Colorectal Cancer Treatment Considerations Following IDEA Collaboration Analysis

Video

A comprehensive discussion on treatment decision-making for patients with colorectal cancer following the IDEA collaboration analysis.

Transcript:

Tanios S. Bekaii-Saab, MD: Dan, you recently presented data from the experience of the practice with 3 vs 6 months. Talk a little more about this and how you integrate this in your clinic?

Daniel H. Ahn, DO: We presented data looking at the changes in prescribing patterns once the IDEA [international duration evaluation of adjuvant therapy] collaboration was published. To familiarize yourself with the IDEA collaboration, it looked to see whether 3 months of chemotherapy was noninferior to 6 months of chemotherapy in patients with stage III colon cancer. The IDEA collaboration showed that those with low-risk disease and, potentially, those with high-risk disease with certain caveats, like 3 months of chemotherapy—specifically capecitabine-oxaliplatin chemotherapy—would be noninferior to 6 months of chemotherapy.

In terms of how I’d integrate that with looking at stage II colon cancer, especially with the complicated nature of the data from the DYNAMIC trial, it’s a little more nuanced. The DYNAMIC trial looked at noninferiority to see whether patients could do as well as those without it. The challenges with the study was that the noninferiority margin was very large compared with the potential benefit from the addition of oxaliplatin chemotherapy. The risk is much higher for recurrence in those who have a positive ctDNA [circulating tumor DNA], and they’ll likely recur. When you look at the actual numbers of patients who recurred, the total number was much higher in those who were ctDNA negative. The incidence, or the percentage, was much higher than those who were positive, but we don’t necessarily spare all people from chemotherapy to getting curative intent if they’re ctDNA negative. Those are some of the challenges we have. A lot of the data that we have isn’t clear cut. Ultimately, a prospective trial randomizing patients with negative and positive to getting chemotherapy will hopefully answer some of these questions.

Tanios S. Bekaii-Saab, MD: Thanks, Dan. Joleen, let’s tweak this a little. Let’s say this was a stage IIIA patient—a low-risk, but still stage III, 1 lymph node positive, and MRD negative. That’s a patient with stage IIIA [disease], an MRD-negative patient, who’s age 55. They’re still a little reluctant about chemotherapy and want to have that discussion. Will MRD-negative gets swayed even further in their mind? They ask, “Doc, do I really need chemotherapy?” How do you think about that patient?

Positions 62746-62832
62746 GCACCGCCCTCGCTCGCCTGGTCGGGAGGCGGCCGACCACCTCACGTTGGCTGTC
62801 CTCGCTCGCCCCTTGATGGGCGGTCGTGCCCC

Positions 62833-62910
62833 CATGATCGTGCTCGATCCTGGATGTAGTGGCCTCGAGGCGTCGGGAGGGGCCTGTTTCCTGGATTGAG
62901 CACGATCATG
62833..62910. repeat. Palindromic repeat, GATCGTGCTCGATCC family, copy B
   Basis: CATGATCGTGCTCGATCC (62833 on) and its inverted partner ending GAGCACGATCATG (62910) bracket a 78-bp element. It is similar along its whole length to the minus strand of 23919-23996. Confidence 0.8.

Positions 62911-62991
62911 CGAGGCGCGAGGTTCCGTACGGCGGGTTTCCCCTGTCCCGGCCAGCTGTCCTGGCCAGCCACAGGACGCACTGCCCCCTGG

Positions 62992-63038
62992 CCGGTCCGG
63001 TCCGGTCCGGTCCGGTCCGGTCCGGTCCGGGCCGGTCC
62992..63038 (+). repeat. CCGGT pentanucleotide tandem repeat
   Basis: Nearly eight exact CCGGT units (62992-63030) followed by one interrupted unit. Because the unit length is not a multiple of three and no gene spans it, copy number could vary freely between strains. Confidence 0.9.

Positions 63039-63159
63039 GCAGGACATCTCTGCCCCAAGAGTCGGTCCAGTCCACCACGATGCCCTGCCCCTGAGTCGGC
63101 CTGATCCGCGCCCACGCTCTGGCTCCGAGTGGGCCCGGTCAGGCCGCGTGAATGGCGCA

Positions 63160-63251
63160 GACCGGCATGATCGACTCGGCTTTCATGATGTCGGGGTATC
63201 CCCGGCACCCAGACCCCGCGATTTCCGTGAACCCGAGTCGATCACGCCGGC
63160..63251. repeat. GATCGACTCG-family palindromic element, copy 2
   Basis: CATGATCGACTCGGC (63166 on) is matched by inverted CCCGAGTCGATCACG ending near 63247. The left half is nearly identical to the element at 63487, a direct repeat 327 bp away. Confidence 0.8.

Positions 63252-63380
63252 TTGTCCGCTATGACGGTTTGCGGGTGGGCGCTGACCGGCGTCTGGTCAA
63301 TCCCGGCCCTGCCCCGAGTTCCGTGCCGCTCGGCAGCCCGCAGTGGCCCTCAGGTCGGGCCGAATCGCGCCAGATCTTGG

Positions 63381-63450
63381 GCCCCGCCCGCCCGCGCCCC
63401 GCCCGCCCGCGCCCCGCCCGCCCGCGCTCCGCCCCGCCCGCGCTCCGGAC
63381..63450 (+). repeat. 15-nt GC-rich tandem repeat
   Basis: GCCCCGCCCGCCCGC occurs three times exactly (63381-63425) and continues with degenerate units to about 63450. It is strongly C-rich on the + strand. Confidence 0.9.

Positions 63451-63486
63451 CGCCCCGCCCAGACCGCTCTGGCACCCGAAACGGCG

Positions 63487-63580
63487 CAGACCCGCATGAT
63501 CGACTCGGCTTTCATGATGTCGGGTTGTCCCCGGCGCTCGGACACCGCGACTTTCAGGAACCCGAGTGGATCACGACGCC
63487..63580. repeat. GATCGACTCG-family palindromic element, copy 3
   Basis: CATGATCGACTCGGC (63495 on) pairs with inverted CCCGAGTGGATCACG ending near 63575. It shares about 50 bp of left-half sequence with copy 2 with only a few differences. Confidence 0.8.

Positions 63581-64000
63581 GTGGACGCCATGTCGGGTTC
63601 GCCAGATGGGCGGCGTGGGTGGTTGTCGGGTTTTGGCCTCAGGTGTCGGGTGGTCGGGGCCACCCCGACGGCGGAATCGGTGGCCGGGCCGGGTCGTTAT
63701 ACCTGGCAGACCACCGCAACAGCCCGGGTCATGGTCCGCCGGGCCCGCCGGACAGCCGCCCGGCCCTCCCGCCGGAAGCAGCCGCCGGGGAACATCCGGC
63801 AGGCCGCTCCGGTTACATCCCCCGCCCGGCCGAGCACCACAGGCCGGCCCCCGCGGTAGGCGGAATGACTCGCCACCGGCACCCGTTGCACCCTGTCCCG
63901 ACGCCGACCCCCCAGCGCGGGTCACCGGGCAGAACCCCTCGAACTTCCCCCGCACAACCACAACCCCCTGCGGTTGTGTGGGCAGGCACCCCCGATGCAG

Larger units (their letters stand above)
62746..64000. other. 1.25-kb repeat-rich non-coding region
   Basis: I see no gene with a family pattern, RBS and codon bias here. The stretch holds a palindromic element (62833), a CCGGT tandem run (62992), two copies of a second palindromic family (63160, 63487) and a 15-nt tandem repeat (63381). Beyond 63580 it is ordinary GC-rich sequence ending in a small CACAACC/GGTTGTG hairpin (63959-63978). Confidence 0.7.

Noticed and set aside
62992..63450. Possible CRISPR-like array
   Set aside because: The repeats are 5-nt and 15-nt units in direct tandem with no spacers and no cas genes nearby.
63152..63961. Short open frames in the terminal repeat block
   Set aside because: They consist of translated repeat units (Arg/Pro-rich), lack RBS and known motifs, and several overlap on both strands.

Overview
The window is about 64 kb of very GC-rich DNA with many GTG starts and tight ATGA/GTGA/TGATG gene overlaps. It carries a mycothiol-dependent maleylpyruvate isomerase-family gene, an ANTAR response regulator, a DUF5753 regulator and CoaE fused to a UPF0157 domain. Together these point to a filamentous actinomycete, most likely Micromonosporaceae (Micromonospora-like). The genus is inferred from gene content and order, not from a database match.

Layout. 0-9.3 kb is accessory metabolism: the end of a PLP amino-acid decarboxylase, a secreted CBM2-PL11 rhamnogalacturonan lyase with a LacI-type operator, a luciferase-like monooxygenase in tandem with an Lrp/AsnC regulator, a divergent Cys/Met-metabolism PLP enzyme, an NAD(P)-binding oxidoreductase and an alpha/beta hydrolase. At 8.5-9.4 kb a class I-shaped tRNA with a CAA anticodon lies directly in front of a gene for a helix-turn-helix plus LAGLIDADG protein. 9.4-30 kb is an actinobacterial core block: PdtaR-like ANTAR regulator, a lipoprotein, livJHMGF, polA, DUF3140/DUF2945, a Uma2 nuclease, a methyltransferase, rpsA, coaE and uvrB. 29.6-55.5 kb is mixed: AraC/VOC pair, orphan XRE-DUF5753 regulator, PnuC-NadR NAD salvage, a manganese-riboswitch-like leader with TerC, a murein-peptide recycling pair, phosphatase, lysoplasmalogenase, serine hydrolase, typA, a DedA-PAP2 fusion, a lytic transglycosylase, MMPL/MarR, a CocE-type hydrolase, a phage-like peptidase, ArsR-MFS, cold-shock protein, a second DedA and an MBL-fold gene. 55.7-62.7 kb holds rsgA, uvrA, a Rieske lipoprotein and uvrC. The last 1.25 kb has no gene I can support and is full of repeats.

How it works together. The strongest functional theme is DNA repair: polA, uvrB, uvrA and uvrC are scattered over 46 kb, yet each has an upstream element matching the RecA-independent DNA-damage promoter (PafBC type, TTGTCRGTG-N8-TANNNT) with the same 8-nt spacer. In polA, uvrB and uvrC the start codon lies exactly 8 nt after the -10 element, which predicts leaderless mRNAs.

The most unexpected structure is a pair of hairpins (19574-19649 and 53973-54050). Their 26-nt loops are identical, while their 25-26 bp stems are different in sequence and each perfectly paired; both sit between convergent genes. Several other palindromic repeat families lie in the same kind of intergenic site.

Joleen Hubbard, MD: That’s someone for whom I’d strongly consider 3 months of adjuvant therapy with capecitabine-oxaliplatin. Did you say that they were MRD negative?

Tanios S. Bekaii-Saab, MD: MRD negative, stage IIIA, 1 lymph node positive.

Joleen Hubbard, MD: At this point, I don’t have enough data. I don’t feel comfortable de-escalating and not giving treatment for a stage III for a couple of reasons. One, we might have a false negative. There are a lot of patients who eventually develop metastatic disease who were ctDNA negative a month after surgery. Two, if a patient converts from negative to positive, the prognosis is worse. If we delay chemotherapy until they’re MRD positive, are we missing a window of opportunity to get the most benefit out of adjuvant therapy? At this point, I’d still push the patient to get adjuvant therapy for low-risk stage III [disease], but I’d abbreviate it and do 3 months of capecitabine-oxaliplatin.

Aparna Parikh, MD, MS: Taking 1 step back, I agree. I’d encourage the patient to get 3 months of capecitabine-oxaliplatin. For a stage IIIA, MRD-negative patient, I’m not withholding therapy. I’d still recommend capecitabine-oxaliplatin. But in a patient who is adamantly against oxaliplatin, I might try to do 6 months of capecitabine or infusional 5-FU [5-fluorouracil] alone. I’m curious if anyone disagrees, but that’s how I’d approach it.

Tanios S. Bekaii-Saab, MD: Dan, how would you do it?

Daniel H. Ahn, DO: With the caveat that the data aren’t clear, but the benefit of oxaliplatin—even for those who complete all-oxaliplatin treatment—is very additive. Only a few percentage points of survival benefit. I’d probably proceed with 3 months of adjuvant capecitabine or any fluoropyrimidine monotherapy for 3 months.

Transcript edited for clarity.

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